• Carry naloxone and have an overdose plan. If necessary, you can perform chest compressions. Do not do rescue breathing due to COVID-19 concerns
  • If you must use drugs by yourself, call a buddy to have him/her regularly check in on you.
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What to Do if You See or Experience a Drug Overdose
  • If you see someone overdosing, call 9-1-1 and give the person naloxone.
  • The Good Samaritan Act offers legal protection for someone to help in an emergency. The Good Samaritan Drug Overdose Act protects anyone on scene of an overdose from being charged for possessing/using drugs

If using a naloxone kit, refer to the Five Steps to Respond to an Opioid Overdose sheet. Take these extra precautions too:

  • Stimulate: try and rouse the person, encourage them to take breaths
  • If no response: call 9-1-1, give naloxone and perform chest compressions. DO NOT try doing rescue breathing
  • When using a naloxone kit: put gloves on, but do not use the face shield/breathing barrier for rescue breaths (not advised given COVID-19 situation)
  • After responding, properly remove gloves and throw them in the garbage. Wash/clean hands thoroughly
  • If chest compressions are needed, place a towel or a piece of clothing over the person’s nose and mouth to protect yourself from droplets.
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Why Harm Reduction Works
  • Harm reduction is a term that applies to any program, service or action that reduces the risk of injury and illness. If you have applied sunscreen or buckled up a seatbelt, you’ve embraced harm reduction.
  • When it comes to substance use, harm reduction provides strategies and ideas to reduce the consequences of drug use and other health risks. Harm reduction meets people where they’re at in their substance use and provides programs and services to help them enhance their skills and knowledge to live safer and healthier lives.
  • Harm reduction works! Learn more.
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Additional Resources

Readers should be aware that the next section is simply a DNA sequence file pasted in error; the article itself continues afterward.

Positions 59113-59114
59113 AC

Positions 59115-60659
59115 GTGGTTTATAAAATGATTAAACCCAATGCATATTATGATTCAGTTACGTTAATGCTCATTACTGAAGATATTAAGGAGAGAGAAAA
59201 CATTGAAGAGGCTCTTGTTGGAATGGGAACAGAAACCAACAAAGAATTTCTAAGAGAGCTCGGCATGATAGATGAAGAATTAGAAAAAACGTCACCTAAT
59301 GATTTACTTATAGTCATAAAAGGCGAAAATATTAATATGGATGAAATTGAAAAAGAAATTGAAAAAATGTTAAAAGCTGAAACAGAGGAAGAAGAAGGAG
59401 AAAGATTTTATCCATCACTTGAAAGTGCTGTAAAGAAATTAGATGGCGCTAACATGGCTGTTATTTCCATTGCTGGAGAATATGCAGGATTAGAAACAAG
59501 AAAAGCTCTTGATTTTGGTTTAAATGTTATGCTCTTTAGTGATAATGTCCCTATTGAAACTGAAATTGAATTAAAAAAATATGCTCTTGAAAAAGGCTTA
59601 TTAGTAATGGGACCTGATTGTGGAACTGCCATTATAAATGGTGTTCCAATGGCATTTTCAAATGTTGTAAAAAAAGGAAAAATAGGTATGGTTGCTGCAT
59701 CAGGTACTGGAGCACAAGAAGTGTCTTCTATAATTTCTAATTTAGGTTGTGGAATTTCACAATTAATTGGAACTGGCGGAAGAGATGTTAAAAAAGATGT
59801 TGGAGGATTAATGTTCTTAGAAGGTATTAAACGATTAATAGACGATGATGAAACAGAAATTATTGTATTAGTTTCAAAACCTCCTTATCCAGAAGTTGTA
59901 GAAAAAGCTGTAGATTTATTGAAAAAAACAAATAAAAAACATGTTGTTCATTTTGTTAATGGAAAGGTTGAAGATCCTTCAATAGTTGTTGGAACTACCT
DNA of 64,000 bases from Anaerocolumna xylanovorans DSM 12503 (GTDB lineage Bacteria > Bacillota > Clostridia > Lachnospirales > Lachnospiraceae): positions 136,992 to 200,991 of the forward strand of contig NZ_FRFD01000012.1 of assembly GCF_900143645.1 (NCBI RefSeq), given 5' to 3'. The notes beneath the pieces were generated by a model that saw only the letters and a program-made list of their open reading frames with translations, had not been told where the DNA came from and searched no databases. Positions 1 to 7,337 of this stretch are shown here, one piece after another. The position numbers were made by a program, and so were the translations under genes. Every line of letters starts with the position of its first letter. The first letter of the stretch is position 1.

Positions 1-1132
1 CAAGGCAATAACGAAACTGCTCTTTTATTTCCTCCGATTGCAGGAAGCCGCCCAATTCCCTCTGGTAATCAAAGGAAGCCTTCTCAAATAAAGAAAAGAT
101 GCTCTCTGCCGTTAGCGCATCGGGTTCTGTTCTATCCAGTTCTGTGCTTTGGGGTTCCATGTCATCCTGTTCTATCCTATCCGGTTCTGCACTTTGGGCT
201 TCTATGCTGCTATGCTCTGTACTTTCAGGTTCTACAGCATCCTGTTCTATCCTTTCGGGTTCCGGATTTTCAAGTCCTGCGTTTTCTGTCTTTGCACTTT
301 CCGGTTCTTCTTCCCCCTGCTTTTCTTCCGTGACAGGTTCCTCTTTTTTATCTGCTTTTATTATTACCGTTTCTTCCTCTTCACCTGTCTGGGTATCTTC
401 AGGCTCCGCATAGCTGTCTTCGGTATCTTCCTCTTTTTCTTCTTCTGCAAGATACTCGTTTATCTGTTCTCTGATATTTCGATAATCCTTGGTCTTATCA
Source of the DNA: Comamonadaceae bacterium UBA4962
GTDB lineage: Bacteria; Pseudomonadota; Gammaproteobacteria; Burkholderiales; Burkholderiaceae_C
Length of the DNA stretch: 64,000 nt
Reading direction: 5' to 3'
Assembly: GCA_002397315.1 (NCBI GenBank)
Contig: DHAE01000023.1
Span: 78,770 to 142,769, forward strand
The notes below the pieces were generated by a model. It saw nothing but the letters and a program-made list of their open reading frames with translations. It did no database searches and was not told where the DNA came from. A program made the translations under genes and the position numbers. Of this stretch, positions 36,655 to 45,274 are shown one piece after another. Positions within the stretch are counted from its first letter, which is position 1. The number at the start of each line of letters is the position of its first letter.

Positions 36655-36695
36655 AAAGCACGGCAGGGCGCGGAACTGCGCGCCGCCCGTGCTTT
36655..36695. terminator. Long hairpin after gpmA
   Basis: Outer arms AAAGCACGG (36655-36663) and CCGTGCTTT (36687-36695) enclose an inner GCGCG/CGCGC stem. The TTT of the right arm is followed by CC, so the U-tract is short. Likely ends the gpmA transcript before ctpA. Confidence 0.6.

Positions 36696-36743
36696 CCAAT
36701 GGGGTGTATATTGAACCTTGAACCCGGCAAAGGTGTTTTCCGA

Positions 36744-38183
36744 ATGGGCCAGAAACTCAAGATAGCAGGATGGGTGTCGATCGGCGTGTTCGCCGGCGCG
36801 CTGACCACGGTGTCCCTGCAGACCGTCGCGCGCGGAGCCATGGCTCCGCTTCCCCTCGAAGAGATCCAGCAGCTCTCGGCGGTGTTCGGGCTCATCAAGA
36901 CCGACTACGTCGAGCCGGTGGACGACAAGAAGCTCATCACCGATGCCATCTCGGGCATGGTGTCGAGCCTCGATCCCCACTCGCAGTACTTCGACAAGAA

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Reducing Harm from Opioids – Report on Local Cases

Reduce the risk of opioid overdoses to save lives. Learn more about local overdoses cases and what you can do to address the ‘opidemic’ (opioid epidemic) in your community.


On This Page:

HKPR Opioid Overdose Report

The HKPR Opioid Overdose Report provides up-to-date information on opioid use in the City of Kawartha Lakes, Haliburton County and Northumberland County. The new opioid report is updated weekly and provides:

  • Suspected and confirmed overdoses, including statistics from local police services and paramedics.   
  • Historical data on opioid-related emergency department visits, hospitalizations, and deaths in the region.
  • A link to an online submission form in which you can report overdose incidents you may have witnessed and other drug-related information. You can submit information without giving your name.

Why This Matters

The HKPR Opioid Overdose Report and online form provide a clearer picture of the opioid situation in the area. Being fully informed about the ‘opidemic’ can help local residents, community agencies and first responders better and more quickly respond to overdoses and save lives.

For example, if an increase in overdoses is detected, an alert could be issued informing the community about a toxic supply of drugs. Enhanced outreach could be done with people who use drugs warning them about the problem. Distribution of naloxone kits could also be enhanced in communities where it’s needed.